Tell us about a challenging class or student you have taught and how you dealt with it/them.

The first one who comes to mind is this macho manager type last year who “just wanted to talk” and who soon seemed to find our weekly lessons a good opportunity to live out his evolving midlife crisis, always looking for ways to rile me up. In one of these conversations, he kept going on about what an impressive and capable person I was and how he simply couldn’t understand why I was “just a teacher”! The rest of our time together lasted exactly as long as it took me to explain to him exactly how inappropriate he had been and then to ask my boss to find him a different teacher.

I believe many of you will recognise this. The “just a teacher” comment, or upon learning we teach Business English, the similarly problematic “Oh, so not a real teacher then.” I don’t know exactly what it is that makes people say these things but I find that I have less and less patience for the implication that being a language teacher is either some sort of a stop-gap or a failure to have a proper career.

Why did you choose to attend the 2019 annual BESIG conference?

I had attended the IATEFL conference in Brighton the year before and while I thought it was a wonderful conference, I felt that many of the talks had a rather general pitch. Similarly, the people I met were from all over the world and teaching in all sorts of contexts and as stimulating and inspiring as it was to meet them, it did not feel like the event of a particular community but of a loosely associated network.

BESIG on the other hand looked like just the right size: not so small that it didn’t feature a line-up of impressive speakers, not so large that it was disorienting. And this was exactly my experience of the conference — just enough familiar faces to feel connected and be invited to meet new people, but not so many that it felt like my living room (which HELTA sometimes does!). Also, Berlin was just a ‘Katzensprung’ (German for a stone’s throw) away after all. I’m already looking forward to Warsaw this year.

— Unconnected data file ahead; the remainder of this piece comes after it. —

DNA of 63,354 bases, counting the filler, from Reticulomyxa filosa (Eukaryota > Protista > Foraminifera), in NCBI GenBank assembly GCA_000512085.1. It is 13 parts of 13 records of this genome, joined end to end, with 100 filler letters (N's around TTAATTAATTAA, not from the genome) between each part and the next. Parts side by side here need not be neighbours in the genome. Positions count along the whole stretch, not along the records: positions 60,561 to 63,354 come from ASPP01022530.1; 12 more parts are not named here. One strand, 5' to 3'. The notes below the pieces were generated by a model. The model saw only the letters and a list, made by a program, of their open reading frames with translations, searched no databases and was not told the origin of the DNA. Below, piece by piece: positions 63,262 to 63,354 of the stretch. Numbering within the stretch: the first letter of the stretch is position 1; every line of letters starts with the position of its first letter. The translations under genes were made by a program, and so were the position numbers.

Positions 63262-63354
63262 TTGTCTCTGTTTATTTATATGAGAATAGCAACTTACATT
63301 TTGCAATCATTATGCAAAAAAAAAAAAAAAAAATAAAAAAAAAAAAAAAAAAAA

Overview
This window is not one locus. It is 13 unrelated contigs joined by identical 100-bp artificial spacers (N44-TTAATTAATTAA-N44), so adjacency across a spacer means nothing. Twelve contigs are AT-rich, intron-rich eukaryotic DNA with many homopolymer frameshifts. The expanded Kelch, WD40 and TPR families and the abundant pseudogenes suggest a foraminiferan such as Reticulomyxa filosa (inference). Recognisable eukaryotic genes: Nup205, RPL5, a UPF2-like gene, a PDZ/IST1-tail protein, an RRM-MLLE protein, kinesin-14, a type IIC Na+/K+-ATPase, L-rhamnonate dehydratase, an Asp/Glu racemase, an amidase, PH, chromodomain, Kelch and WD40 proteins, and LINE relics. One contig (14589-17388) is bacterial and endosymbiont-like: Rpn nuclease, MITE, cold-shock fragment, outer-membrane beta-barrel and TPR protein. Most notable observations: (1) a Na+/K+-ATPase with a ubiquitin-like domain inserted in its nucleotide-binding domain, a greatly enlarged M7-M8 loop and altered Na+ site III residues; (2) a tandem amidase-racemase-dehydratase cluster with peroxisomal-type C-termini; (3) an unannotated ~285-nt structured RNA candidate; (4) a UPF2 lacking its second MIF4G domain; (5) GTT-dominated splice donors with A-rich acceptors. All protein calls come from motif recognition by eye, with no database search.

How important is it for you to have a strong teacher network?

It’s important. I remember when I first started teaching (and I have to admit that while I had a linguistics degree and a wild and eclectic career of tutoring jobs under my belt, I was not a trained teacher) I didn’t go to workshops, hadn’t heard of HELTA or BESIG or IATEFL, probably wouldn’t have cared if I did! God knows what I was doing in the classroom back then but I seemed to be labouring under the illusion that I could ‘figure out’ teaching as I went along, copying pages from course books and coming up with ways to explain things as I went along… Needless to say, I know better now. I know that being a good teacher takes solid training (or a very determined autodidact) and that staying in touch with colleagues is the best thing we can do to continue to grow. Many colleagues have become friends, some I see as mentors, others perhaps cautionary tales. But all of them help me see where I’m at and I believe I’m a better teacher for it.



There are different areas in the BESIG team where you can apply your skills.  We could use help in designing the newsletter, organising events, and promoting scholarships, to mention a few. If you are interested in volunteering for BESIG, send an email to: [email protected]


Questions by Mandy Welfare

Editing by Mike Canning

29th March 2020

MEET A MEMBER is available to IATEFL BESIG members and non-members alike but only features our current members. Another reason to join us and “BE with BESIG.”